Social-networking giant MySpace plans to offer free software enabling parents to keep tabs on their children’s online identities.
Code-named Zephyr, the software tracks the name, age and location that children are using on MySpace. It also tracks and stores any changes to the data.
The information Zephyr provides is already available to anyone
online, but children often change their names and ages, making it difficult for parents to locate young users. With the software, parents can determine whether their kids have profiles and validate the age listed in it, Hemanshu Nigam, chief security officer of MySpace, said in a statement.
But the application won’t allow parents to read their
child’s e-mails or view their profiles, and children would be alerted that others can see the information. The software will be prominent on computers, and teens will be told when entering the site that parents have limited access to profiles.
MySpace, which has an estimated 135 million users, said much of the site’s safety features are age-based and depend on people providing their true age.
The site expects to offer the software by this summer.
“This really is an age-verification tool,” Yankee Group analyst Jill
Aldort told internetnews.com. The software puts the onus for
protecting children back on parents.
“It’s a fantastic tool for engaged parents” to monitor their child’s
online behavior, John Sheehan, Cybertip line manager for the National Center for Missing & Exploited Children. In December, MySpace demonstrated the software at the center’s Washington, D.C., office.
Sheehan said the software won’t be a silver bullet for online predators, but said Zephyr is part of the “arsenal of child safety tools.” The group said there are ways around the software.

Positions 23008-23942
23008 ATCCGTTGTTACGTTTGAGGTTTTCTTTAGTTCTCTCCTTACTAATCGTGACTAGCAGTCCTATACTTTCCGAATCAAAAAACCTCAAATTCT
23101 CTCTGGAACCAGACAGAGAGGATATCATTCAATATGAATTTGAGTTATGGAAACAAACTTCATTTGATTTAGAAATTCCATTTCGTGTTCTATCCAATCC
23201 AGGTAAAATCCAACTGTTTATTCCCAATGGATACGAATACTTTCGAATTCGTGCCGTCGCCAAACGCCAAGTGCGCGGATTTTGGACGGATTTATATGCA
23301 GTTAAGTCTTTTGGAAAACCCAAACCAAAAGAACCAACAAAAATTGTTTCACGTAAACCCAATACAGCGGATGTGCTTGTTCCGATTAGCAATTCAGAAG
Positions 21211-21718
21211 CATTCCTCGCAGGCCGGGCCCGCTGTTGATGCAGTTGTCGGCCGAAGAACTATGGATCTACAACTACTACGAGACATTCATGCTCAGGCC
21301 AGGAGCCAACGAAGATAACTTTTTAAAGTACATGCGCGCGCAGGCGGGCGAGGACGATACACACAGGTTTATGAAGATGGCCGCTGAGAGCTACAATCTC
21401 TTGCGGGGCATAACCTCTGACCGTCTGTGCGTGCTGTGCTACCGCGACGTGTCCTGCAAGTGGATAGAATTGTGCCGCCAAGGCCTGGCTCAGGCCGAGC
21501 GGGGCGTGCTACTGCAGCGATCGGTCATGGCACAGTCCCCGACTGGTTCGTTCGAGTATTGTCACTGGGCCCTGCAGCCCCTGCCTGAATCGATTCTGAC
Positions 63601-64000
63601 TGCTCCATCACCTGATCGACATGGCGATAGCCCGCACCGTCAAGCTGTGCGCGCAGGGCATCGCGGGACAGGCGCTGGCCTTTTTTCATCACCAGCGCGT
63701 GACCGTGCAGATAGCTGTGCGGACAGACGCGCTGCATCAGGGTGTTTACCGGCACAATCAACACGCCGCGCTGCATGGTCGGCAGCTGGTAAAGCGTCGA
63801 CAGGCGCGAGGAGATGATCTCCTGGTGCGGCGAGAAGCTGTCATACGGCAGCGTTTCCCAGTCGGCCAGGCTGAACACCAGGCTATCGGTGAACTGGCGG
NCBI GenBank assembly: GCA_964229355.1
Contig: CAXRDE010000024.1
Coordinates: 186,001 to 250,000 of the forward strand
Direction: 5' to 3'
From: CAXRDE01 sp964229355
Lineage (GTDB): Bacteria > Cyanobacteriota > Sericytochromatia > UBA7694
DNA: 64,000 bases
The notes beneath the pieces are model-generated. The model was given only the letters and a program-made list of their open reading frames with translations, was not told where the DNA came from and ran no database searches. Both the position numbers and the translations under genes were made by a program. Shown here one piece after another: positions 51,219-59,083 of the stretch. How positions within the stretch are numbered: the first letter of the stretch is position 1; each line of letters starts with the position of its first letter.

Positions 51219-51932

The organization believes the application cannot be used by predators to gain backdoor access to MySpace accounts. However, the software’s usefulness depends on involved parents. The center realizes many parents are unaware of their children’s online activity.
How will MySpace make the software available? “They can’t very well put
it on their Web site. ‘Hey kids, download this software and have your
parents spy on you,'” the analyst joked.
Whether the plan will spark user protest similar to what Facebook encountered last year remains to be seen. After introducing a feature alerting people when friends’ profiles were updated, Facebook faced hoards of angry users who jumped into online groups and in response to the site’s “creepy” and “stalker-esque” move.
Zephyr is just the latest response by MySpace to answer critics calling for tighter age-based restrictions on young users.
A group of 33 state’s attorneys, led by Connecticut’s Richard Blumenthal, threatens legal action if MySpace does not raise the age limit for members from 14 to 16 and confirm ages. The social networking site contends verifying the age of children is impractical.
The software is “a shortsighted and ineffective response to a towering danger to kids,” said Blumenthal. Children can bypass the software by creating profiles from computers outside the home.
“MySpace must stop ignoring the elephant in the room and implement real
age verification,” Blumenthal said, adding that if it continues to resist, the coalition of 33 states will consider all options, including legal action.
Last month Blumenthal said a plan by MySpace to protect users from
convicted sexual offenders was “ineffective.” MySpace said it would add new staff to provide 24-hour monitoring, including matching new users against a database of 550,000 convicted offenders, internetnews.com reported at the time.
MySpace tightened access to members under 16. The site also allows users to set their profiles to private, as well as make ads more age appropriate.
It’s unlikely this move will calm critics, Aldort said. “In MySpace’s case, it’s damned if you do and damned if you don’t.”